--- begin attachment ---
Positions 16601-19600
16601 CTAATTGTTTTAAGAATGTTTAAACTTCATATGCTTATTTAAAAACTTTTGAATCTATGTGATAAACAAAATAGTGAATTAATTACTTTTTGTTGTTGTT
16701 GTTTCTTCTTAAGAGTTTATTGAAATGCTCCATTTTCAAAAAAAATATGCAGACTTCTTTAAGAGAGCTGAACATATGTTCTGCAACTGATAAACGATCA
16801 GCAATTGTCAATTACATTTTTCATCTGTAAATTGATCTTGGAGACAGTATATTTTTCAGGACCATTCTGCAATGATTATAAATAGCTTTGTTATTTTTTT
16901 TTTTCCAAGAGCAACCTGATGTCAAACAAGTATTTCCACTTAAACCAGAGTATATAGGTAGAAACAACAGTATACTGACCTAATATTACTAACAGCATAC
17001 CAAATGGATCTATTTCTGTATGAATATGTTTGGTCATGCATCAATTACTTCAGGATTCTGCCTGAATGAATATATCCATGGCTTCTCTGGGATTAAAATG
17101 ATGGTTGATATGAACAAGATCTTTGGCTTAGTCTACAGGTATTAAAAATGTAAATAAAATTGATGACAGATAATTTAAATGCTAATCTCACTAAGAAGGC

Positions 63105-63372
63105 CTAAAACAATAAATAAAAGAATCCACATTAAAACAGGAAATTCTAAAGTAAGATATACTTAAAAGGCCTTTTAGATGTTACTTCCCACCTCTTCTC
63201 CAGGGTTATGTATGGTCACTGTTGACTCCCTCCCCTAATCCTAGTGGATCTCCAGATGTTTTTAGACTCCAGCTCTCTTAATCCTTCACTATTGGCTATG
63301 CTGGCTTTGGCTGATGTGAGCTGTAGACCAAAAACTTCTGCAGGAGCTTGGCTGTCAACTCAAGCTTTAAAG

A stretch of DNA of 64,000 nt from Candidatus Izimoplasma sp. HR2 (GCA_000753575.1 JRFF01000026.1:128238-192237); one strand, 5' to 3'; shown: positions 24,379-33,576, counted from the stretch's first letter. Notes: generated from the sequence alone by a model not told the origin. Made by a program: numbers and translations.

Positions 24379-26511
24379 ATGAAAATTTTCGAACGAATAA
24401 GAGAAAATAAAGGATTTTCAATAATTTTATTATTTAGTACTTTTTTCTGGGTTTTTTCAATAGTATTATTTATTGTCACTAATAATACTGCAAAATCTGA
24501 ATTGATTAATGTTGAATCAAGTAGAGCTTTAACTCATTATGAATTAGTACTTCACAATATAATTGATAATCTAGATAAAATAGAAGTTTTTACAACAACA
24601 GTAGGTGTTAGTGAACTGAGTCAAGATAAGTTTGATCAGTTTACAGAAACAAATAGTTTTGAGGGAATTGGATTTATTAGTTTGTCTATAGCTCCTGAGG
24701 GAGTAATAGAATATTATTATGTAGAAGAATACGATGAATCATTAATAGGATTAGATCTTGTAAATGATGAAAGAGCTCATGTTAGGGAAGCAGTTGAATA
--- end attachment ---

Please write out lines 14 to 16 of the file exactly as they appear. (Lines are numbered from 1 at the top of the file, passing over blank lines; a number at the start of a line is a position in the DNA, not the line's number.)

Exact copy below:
24379 ATGAAAATTTTCGAACGAATAA
24401 GAGAAAATAAAGGATTTTCAATAATTTTATTATTTAGTACTTTTTTCTGGGTTTTTTCAATAGTATTATTTATTGTCACTAATAATACTGCAAAATCTGA
24501 ATTGATTAATGTTGAATCAAGTAGAGCTTTAACTCATTATGAATTAGTACTTCACAATATAATTGATAATCTAGATAAAATAGAAGTTTTTACAACAACA